These were the years of the Kennedy administration; a time when America’s psyche was changing. When Kennedy said: “Ask not what your country can do for you, ask what you can do for your country,” he outlined his approach of society pulling together and working towards a shared purpose.
The Magnificent Seven wasn’t the first Western to centre on multiple heroes, but is one of the first to do so in answer to that political ideology. By fighting as a unit, the Seven are stronger than any one of them. Similarly, after uniting their superheroes, Marvel and DC could have them fight far greater dangers.
In the mid-twentieth century, both Western and superhero comics were reacting to the same societal influences, therefore proving themes like this could find equal expression in both genres.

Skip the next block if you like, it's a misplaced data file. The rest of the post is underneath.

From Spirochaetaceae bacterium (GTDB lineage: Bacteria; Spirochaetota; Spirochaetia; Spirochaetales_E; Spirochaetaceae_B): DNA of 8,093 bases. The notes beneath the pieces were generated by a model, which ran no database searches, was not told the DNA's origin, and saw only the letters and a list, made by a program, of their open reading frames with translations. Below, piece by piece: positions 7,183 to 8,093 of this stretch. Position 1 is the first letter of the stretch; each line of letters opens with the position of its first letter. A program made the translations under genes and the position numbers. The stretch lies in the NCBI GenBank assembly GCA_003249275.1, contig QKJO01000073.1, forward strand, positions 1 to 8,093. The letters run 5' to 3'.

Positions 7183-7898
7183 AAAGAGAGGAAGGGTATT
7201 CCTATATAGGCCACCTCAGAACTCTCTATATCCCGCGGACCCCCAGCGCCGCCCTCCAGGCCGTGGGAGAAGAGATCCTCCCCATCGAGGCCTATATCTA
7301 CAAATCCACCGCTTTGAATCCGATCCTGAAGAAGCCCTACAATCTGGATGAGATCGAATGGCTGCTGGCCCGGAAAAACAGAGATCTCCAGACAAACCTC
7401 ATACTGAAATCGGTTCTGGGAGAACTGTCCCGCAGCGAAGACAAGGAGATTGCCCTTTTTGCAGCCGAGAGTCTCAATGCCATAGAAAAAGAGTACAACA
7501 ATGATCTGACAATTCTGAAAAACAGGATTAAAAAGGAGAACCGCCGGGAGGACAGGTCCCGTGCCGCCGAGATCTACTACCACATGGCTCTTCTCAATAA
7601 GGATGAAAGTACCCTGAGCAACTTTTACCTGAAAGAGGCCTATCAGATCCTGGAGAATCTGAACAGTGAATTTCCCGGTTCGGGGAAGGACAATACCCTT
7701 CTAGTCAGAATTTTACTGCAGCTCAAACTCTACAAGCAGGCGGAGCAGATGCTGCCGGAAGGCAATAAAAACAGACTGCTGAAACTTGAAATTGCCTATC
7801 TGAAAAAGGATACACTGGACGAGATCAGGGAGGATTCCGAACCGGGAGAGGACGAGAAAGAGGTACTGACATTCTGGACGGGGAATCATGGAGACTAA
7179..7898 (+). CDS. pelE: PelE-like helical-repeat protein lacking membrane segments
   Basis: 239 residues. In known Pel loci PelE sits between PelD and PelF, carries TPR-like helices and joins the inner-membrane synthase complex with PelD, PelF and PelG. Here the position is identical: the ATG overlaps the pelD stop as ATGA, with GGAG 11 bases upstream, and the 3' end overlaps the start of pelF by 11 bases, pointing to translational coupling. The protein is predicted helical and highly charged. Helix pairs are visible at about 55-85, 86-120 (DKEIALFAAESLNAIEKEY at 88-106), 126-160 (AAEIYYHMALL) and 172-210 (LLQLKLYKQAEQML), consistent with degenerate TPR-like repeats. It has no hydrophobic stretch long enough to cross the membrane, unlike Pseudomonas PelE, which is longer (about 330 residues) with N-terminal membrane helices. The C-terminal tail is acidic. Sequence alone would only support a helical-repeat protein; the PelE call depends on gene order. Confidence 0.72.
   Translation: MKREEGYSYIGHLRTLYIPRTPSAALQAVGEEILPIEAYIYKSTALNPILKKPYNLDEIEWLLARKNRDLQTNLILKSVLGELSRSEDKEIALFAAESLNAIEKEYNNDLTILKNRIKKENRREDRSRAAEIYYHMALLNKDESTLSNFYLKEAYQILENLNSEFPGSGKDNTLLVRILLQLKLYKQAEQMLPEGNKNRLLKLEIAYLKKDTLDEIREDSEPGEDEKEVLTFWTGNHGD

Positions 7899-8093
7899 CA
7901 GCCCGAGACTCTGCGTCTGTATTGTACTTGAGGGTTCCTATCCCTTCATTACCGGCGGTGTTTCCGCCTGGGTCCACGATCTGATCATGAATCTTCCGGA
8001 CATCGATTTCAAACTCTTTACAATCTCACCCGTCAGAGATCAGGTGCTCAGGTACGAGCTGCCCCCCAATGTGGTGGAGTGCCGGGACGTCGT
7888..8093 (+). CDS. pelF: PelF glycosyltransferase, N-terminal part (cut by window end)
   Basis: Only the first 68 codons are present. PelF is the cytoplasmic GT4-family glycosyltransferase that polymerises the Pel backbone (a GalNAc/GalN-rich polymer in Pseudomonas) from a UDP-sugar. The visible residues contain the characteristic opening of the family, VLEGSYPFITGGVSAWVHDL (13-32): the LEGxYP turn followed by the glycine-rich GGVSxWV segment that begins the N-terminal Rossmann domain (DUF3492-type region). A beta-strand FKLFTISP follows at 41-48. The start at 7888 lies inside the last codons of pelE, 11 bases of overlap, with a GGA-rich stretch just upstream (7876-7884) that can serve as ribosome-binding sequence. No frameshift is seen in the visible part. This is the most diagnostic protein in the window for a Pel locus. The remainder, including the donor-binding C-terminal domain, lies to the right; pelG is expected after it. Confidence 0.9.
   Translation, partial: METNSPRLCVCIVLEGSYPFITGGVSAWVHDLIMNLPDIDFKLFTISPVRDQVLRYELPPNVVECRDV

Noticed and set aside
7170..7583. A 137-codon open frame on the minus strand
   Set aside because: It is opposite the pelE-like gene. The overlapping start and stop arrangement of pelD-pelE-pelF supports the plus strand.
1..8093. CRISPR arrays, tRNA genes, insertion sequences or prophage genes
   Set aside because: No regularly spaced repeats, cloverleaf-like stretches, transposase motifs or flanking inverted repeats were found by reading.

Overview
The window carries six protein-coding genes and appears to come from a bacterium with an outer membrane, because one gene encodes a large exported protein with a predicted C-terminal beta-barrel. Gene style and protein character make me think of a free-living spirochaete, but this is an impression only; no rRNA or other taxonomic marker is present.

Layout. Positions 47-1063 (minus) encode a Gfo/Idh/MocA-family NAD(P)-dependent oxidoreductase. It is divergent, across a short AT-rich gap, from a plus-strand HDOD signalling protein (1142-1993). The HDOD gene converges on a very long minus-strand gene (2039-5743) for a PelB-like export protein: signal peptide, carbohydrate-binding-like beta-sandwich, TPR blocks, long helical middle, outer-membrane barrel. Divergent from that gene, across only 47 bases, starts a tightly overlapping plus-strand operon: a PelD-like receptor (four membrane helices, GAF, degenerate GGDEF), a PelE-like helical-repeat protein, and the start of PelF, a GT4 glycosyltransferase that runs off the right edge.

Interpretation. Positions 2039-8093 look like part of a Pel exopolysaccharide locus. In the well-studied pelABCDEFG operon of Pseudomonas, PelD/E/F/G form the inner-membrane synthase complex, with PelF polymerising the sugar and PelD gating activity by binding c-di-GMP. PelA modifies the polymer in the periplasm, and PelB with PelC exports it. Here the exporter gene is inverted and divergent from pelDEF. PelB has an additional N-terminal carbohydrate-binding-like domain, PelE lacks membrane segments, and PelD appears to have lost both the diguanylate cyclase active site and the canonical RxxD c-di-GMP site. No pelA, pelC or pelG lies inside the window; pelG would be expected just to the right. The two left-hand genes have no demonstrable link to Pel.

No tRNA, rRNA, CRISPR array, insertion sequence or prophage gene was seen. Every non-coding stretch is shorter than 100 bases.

Nowadays, Westerns are reduced to either modest independent films or long outdated remakes (with occasional exceptions like the Coen Brothers’ staggering True Grit). However, I find the themes that guided classic Westerns still inform superhero stories.
Most conversations on the Western include 1953’s Shane, and who am I to rock the boat? Based on Jack Schaefer’s novel, the story follows a mysterious, insular gunfighter. Who knows where he’s going, or where he’s come from? Out West, he encounters a community of homesteaders persecuted by a cattle baron and his minions, and it’s left to Shane to defend them.
The nucleus of Shane is the contradiction faced by its hero. Shane’s past is never clarified but he is a man of violence. To save the homesteaders, he must use that violence to bring peace. However, in that world of peace, a man of violence cannot belong. After the film’s climactic gunfight, Shane departs, never to be seen again, asking the young protagonist to assure his mother that: “There are no more guns in the valley.”